Urban and Small Stream Flood Advisory
The National Weather Service has issued an Urban and Small Stream Flood Advisory for Santa Barbara County, including the recent wildfire burn areas. The storm is still predicted to be below debris flow thresholds. No evacuations are required. Residents near creeks and water channels should be alert and move to high ground if at anytime they feel threatened.
Below is the advisory from the National Weather Service:
The National Weather Service in OXNARD has issued a Urban and Small Stream Flood Advisory for...
Santa Barbara County in southwestern California...
San Luis Obispo County in southwestern California...
Including the Thomas, Whittier, and Alamo burn areas.
* Until 945 PM PST
* At 639 PM PST, Doppler radar indicated a band of moderate to locally heavy rain across western Santa Barbara and San Luis Obispo counties, which is expected to spread eastward across both
counties. Rainfall rates between 0.20 and 0.40 inches per hour can be expected across portions of the advisory area this evening, with brief heavy downpours possible.
* Urban roadway flooding can be expected across the advisory area, including portions of Highways 101, 154, and 192. In addition, minor mud and debris flows will be possible across the Thomas,
Whittier, and Alamo burn areas.
* Some locations that could experience flooding include...Thomas, Whittier, and Alamo burn areas...Lompoc, Gaviota, Vandenberg, Goleta, Santa Barbara, Solvang, Montecito, and Carpinteria.
Turn around, don't drown when encountering flooded roads. Most flood deaths occur in vehicles.
A Flood Advisory means river or stream flows are elevated, or ponding of water in urban or other areas is occurring or is imminent.
A storm system is expected to bring showers to Santa Barbara County beginning in the afternoon Saturday, March 10 and continuing into Sunday.
Predictions for the storm have not changed over the past 24 hours. No evacuations are anticipated at this time.
“While all indication is that this storm will not meet the thresholds for debris flow, we are now monitoring a storm for the later part of next week,” said Rob Lewin, Director of the Santa Barbara County Office of Emergency Management.
The County of Santa Barbara thanks the community for staying alert and connected. To register to receive emergency alerts through the countywide Aware and Prepare system and to access storm readiness information, please visit the Ready Santa Barbara County website at http://ReadySBC.org/.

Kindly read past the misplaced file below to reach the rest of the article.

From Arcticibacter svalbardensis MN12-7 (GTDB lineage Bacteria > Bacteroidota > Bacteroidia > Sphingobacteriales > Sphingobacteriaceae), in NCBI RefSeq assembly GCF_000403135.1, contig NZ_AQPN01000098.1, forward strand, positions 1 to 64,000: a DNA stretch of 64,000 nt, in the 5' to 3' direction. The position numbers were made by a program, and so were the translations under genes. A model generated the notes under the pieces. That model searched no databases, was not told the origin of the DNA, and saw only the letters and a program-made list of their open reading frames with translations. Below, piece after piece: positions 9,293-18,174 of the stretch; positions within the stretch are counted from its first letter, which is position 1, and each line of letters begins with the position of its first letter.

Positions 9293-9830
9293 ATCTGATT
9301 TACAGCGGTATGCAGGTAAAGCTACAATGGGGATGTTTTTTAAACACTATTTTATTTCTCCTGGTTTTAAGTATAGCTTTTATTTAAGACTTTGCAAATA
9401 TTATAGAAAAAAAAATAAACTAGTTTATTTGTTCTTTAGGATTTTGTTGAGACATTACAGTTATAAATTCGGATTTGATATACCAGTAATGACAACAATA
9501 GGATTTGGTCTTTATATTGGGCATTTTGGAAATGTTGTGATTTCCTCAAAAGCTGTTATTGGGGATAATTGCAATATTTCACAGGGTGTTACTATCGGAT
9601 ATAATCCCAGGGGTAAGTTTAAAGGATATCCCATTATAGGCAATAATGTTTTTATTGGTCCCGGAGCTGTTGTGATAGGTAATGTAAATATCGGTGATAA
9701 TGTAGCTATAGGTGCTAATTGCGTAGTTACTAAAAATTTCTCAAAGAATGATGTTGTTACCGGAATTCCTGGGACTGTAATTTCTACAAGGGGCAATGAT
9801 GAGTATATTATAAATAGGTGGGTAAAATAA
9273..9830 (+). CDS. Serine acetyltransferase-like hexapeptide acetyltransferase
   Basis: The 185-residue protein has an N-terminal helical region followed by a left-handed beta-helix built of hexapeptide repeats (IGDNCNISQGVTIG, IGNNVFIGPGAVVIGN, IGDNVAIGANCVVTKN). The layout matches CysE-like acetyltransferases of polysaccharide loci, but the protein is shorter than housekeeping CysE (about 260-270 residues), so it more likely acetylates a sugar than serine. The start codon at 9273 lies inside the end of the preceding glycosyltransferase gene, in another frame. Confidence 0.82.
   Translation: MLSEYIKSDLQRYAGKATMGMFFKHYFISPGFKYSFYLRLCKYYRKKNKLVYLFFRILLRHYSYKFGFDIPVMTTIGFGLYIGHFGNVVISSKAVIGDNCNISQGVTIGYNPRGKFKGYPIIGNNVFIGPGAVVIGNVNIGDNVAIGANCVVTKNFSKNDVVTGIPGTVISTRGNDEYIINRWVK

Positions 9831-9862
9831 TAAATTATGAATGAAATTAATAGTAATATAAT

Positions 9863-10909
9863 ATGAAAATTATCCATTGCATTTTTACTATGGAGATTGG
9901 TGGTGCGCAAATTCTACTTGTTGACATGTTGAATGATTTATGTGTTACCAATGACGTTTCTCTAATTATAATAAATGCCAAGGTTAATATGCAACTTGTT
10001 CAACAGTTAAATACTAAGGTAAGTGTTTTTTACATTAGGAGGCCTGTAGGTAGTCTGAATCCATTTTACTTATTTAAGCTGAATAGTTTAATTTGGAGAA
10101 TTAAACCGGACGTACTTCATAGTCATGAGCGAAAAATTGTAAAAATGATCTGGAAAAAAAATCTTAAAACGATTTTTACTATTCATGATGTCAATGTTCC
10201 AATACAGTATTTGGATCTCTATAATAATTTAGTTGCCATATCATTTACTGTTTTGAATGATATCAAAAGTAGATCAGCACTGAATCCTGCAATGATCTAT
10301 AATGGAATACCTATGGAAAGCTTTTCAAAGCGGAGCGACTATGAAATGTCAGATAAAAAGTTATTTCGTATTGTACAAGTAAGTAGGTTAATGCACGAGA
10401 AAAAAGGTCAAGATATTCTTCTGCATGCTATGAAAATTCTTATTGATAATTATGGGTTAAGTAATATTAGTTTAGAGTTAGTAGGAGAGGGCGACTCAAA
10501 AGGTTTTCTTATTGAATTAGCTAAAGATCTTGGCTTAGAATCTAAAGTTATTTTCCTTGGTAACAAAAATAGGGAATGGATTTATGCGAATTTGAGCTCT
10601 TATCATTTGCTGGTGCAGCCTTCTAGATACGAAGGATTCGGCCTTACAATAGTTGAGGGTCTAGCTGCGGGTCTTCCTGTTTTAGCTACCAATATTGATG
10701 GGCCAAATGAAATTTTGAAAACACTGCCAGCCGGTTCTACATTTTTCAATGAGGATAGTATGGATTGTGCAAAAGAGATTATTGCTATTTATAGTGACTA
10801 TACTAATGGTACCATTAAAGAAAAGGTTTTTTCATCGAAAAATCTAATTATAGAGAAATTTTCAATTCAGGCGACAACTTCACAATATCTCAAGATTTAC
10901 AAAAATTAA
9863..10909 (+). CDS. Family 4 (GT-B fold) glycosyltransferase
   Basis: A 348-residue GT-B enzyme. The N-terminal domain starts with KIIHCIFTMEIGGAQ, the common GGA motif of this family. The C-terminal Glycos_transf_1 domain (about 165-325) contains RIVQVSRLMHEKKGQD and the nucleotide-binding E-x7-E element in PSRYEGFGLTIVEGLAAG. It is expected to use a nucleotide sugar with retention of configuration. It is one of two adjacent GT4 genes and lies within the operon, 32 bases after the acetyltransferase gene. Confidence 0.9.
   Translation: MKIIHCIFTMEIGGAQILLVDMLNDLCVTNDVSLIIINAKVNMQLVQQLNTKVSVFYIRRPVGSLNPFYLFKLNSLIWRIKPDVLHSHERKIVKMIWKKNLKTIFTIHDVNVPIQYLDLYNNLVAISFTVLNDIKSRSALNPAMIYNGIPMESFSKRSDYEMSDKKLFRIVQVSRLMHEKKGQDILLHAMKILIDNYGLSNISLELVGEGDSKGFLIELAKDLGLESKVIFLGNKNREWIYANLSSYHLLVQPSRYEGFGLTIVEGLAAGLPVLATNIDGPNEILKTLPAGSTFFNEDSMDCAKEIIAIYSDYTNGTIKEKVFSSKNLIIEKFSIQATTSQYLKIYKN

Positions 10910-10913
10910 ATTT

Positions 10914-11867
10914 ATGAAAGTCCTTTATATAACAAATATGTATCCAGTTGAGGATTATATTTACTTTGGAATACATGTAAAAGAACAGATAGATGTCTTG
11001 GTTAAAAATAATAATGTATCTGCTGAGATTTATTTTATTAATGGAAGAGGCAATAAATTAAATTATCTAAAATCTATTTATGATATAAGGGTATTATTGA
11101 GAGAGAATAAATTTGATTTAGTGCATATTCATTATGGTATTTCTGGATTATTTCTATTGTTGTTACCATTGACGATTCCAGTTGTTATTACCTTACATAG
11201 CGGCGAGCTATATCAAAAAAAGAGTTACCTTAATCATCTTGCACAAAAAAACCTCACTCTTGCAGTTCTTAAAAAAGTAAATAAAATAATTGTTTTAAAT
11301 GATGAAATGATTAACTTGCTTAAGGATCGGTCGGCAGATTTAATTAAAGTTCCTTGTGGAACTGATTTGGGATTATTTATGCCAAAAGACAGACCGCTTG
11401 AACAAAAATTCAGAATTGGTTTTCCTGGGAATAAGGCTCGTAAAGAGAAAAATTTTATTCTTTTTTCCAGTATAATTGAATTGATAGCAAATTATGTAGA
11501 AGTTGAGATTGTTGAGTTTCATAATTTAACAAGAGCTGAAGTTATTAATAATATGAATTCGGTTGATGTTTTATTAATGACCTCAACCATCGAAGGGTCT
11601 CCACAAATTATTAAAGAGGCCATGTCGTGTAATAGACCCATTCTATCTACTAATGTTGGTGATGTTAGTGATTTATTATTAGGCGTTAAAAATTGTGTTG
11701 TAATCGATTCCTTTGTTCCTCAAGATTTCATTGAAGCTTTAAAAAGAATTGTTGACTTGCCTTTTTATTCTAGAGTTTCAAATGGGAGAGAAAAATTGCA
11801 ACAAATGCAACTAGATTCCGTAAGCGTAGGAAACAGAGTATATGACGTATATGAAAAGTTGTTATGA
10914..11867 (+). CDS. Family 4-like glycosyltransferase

At present, the National Weather Service is reporting an expected maximum rainfall of approximately 0.8 to 1.6 inches total in foothills and mountains with intensity levels expected to be 0.2 to 0.4 inches per hour. There is a 20 percent chance that the intensity level will exceed the threshold of a half-inch of rain per hour that triggers debris flows. No thunderstorms are expected during the storm.
Emergency officials are actively monitoring the storm and will take the steps necessary to inform the public if the storm increases in intensity. Residents and businesses are asked to monitor weather reports and emergency announcements. For weather updates, visit www.weather.gov and enter a city or zip code for local forecasts.
Persons living in or near burn areas are encouraged to have emergency kits and evacuation plans ready in advance. For storm readiness tips, visit www.ReadySBC.org.
Storm readiness information is also available in Spanish at www.ReadySBC.org/es.
The County, emergency agencies and the National Weather Service continue to monitor a storm system heading toward Santa Barbara County. Showers are expected in the region beginning Saturday, March 10 late afternoon into Sunday.
At this time, the National Weather Service is reporting an expected maximum rainfall of approximately 0.25 to 0.75 inches total with intensity levels expected of 0.2 to 0.35 inches per hour. This amount is slightly below the threshold of 0.5 inches of rain per hour that activates evacuations warnings and orders near burn areas.
No evacuations are anticipated at this time. Emergency officials are actively monitoring the storm and will take the steps necessary to inform the public if the storm increases in intensity. Residents and businesses must monitor weather reports and emergency announcements. Local officials will provide periodic updates as the storm system develops.
For storm readiness information or to register to receive emergency alerts through the countywide Aware and Prepare system, please visit www.ReadySBC.org.